Carl Sandburg

As a child of an immigrant couple, Carl Sandburg was barely American himself,
yet the life, which he had lived, has defined key aspects of our great country,
and touched the hearts and minds of her people. Sandburg grew up in the American
Midwest, yet spent the majority of his life traveling throughout the states. The
country, which would define his style of poetry and his views of society,
government, and culture, would equally be defined by his writing, lecturing, and
the American dream he lived: The dream of becoming successful with only an idea
and the will to use it. Historically, Sandburg’s most defining poetic element is
his free verse style. His open views towards American democracy, labor, and war
earned him great respect, and even greater criticism. He was considered one of
America’s finest poets during his lifetime; moreover, he is now renowned as one
of America’s greatest poets of all time (Niven 388-406). August, his father, on
a typical hard labor job expected from an immigrant male raising a family in the
early nineteen hundreds. Odd jobs helped Carl support his family when he was
forced to work at the young age of thirteen. Although raised poor, Carl aspired
to travel the country and it’s cities. He accomplished this goal with great help
from the American rail system (Niven 388-392). Sandburg went on to become a
great and successful writer for several newspapers as well as author to many
books of poetry. After brief political success, Carl left office to write for
Milwaukee’s paper, “The Social Democratic Herald” in 1911. Then, just
a few years later, Sandburg starts work at the “Chicago Daily
News”(Niven 392-393). After a friend, Alfred Harcourt, risked his job to
get Sandburg published for the first time, Sandburg’s career took off. Even
despite massive criticism based only on his political views, Sandburg sold
thousands of books and became highly acclaimed (Lowell, 3012-3014). On January
12, 1920, Untemeyer, a writer for New York’s “New Republic” claims
that Sandburg is one of the two greatest living poets of the times (Macleigh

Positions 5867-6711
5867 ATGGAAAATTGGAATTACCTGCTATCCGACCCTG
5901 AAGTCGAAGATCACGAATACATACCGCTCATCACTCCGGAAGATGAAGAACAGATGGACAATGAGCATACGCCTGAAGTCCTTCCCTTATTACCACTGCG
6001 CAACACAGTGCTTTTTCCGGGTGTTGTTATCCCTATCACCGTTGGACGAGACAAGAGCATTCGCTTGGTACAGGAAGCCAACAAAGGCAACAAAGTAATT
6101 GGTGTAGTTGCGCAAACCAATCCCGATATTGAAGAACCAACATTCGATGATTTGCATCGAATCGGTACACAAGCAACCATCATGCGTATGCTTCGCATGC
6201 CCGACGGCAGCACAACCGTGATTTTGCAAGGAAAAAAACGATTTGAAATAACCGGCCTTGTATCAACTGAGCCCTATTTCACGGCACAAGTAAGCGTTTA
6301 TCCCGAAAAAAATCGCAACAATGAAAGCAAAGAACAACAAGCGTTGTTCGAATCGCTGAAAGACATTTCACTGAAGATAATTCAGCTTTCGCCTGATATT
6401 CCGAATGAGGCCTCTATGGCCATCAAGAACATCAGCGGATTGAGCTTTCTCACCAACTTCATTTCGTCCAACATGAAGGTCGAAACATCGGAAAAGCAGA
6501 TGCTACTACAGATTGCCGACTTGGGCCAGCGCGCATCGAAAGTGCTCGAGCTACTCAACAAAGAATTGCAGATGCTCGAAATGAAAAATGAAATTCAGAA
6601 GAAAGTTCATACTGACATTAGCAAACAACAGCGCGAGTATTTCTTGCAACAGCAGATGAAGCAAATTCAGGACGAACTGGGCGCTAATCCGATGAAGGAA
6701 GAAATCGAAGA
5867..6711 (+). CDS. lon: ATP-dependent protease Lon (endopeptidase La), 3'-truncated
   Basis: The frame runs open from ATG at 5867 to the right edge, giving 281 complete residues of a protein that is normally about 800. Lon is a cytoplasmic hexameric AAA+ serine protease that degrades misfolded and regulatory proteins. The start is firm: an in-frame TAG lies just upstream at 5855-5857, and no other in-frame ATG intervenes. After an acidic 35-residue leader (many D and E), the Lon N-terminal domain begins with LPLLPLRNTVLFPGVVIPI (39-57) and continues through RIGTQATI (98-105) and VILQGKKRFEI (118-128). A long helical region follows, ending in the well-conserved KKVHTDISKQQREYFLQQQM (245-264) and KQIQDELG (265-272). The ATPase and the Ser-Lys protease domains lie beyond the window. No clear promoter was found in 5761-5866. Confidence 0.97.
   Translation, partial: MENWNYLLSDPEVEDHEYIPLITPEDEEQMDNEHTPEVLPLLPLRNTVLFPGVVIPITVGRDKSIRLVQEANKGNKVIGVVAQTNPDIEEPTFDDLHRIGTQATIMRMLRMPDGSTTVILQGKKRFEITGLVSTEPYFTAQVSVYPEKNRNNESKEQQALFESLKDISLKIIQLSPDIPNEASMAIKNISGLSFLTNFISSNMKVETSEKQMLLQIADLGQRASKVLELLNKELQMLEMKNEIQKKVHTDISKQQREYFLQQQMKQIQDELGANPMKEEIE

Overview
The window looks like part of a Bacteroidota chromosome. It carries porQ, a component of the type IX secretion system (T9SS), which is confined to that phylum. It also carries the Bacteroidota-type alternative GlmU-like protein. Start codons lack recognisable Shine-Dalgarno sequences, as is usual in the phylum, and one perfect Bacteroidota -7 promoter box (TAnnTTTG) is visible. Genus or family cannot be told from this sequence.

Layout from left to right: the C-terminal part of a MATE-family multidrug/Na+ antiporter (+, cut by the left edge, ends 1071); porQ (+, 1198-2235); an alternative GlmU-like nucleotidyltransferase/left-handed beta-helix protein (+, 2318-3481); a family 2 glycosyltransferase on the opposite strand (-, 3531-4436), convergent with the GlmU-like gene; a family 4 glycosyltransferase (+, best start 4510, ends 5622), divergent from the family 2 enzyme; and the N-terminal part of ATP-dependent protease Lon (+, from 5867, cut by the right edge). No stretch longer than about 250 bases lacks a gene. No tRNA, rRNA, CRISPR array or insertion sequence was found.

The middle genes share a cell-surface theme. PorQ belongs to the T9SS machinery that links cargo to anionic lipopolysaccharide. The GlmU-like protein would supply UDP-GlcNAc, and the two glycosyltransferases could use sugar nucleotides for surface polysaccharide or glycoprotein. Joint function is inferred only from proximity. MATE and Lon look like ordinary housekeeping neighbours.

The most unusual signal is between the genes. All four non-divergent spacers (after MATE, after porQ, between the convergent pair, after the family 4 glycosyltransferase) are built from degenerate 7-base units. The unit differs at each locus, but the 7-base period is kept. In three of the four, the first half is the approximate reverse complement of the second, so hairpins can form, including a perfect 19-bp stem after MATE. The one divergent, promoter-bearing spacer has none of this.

3018). Sandburg wrote a landmark six-volume biography of Abraham Lincoln. A
consummate platform performer, he roamed the United States for nearly a half
century, guitar in hand, collecting and singing American folk songs. For his own
children and children everywhere he wrote Rootabaga Stories, and Rootabaga
Pigeons, some of the first authentic American fairy tales. He was a journalist
by trade; his newspaper reportage and commentary documented labor, racial, and
economic strife and other key events of his times. But Carl Sandburg was first
and foremost a poet, writing poems about America in the American idiom for the
American people. The titles of his volumes of poetry testify to his major
themes: Chicago Poems, Cornhuskers, Smoke and Steel, Good Morning, America, The
People, Yes. (Niven 399-400) Sandburg’s vision of the American experience was
shaped in the American Midwest during the complicated events that brought the
nineteenth century to a close. His parents were Swedish immigrants who met in
Illinois, where they had settled in search of a share of American democracy and
prosperity (Macleigh, 3016-3018). August Sandburg helped to build the first
cross-continental railroad, and in the twentieth century his son Carl was an
honored guest on the first cross-continental jet flight. August Sandburg was a
blacksmith’s helper for the Chicago Burlington and Quincy Railroad in Galesburg,
Illinois, when his son was born on 6 January 1878 in a small cottage a few steps